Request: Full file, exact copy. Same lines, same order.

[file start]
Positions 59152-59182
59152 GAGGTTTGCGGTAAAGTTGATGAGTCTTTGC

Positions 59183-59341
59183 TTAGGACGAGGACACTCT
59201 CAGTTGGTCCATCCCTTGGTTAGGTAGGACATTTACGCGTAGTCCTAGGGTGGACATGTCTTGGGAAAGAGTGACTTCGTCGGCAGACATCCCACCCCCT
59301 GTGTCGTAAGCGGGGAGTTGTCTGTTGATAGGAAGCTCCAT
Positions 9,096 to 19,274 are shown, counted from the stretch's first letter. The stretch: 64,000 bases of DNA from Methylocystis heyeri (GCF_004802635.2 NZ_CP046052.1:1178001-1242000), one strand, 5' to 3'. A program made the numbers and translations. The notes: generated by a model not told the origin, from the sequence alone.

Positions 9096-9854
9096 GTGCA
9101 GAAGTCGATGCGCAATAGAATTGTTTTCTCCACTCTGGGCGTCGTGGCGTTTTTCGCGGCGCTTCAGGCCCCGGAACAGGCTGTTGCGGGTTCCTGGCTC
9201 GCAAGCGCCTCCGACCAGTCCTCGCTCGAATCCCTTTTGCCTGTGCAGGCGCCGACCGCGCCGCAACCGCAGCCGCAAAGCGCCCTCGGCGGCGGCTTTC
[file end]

Positions 59152-59182
59152 GAGGTTTGCGGTAAAGTTGATGAGTCTTTGC

Positions 59183-59341
59183 TTAGGACGAGGACACTCT
59201 CAGTTGGTCCATCCCTTGGTTAGGTAGGACATTTACGCGTAGTCCTAGGGTGGACATGTCTTGGGAAAGAGTGACTTCGTCGGCAGACATCCCACCCCCT
59301 GTGTCGTAAGCGGGGAGTTGTCTGTTGATAGGAAGCTCCAT
Positions 9,096 to 19,274 are shown, counted from the stretch's first letter. The stretch: 64,000 bases of DNA from Methylocystis heyeri (GCF_004802635.2 NZ_CP046052.1:1178001-1242000), one strand, 5' to 3'. A program made the numbers and translations. The notes: generated by a model not told the origin, from the sequence alone.

Positions 9096-9854
9096 GTGCA
9101 GAAGTCGATGCGCAATAGAATTGTTTTCTCCACTCTGGGCGTCGTGGCGTTTTTCGCGGCGCTTCAGGCCCCGGAACAGGCTGTTGCGGGTTCCTGGCTC
9201 GCAAGCGCCTCCGACCAGTCCTCGCTCGAATCCCTTTTGCCTGTGCAGGCGCCGACCGCGCCGCAACCGCAGCCGCAAAGCGCCCTCGGCGGCGGCTTTC